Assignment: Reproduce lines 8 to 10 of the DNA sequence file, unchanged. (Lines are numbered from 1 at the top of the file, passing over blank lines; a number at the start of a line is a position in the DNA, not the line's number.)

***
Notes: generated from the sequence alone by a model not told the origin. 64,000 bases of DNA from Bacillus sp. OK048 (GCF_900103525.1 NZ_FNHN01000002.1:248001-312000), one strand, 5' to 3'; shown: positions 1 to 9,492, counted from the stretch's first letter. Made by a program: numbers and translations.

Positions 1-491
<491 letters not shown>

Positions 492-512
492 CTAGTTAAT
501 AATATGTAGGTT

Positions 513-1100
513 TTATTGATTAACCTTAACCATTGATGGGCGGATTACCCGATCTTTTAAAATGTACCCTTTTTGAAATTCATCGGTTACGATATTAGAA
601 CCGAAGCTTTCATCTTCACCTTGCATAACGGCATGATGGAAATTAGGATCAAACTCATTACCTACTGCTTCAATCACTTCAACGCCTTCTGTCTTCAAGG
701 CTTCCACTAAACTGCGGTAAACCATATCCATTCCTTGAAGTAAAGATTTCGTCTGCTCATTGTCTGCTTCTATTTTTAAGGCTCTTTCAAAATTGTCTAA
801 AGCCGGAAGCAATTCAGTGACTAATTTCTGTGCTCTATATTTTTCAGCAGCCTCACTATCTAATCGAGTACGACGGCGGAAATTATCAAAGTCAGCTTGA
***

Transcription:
513 TTATTGATTAACCTTAACCATTGATGGGCGGATTACCCGATCTTTTAAAATGTACCCTTTTTGAAATTCATCGGTTACGATATTAGAA
601 CCGAAGCTTTCATCTTCACCTTGCATAACGGCATGATGGAAATTAGGATCAAACTCATTACCTACTGCTTCAATCACTTCAACGCCTTCTGTCTTCAAGG
701 CTTCCACTAAACTGCGGTAAACCATATCCATTCCTTGAAGTAAAGATTTCGTCTGCTCATTGTCTGCTTCTATTTTTAAGGCTCTTTCAAAATTGTCTAA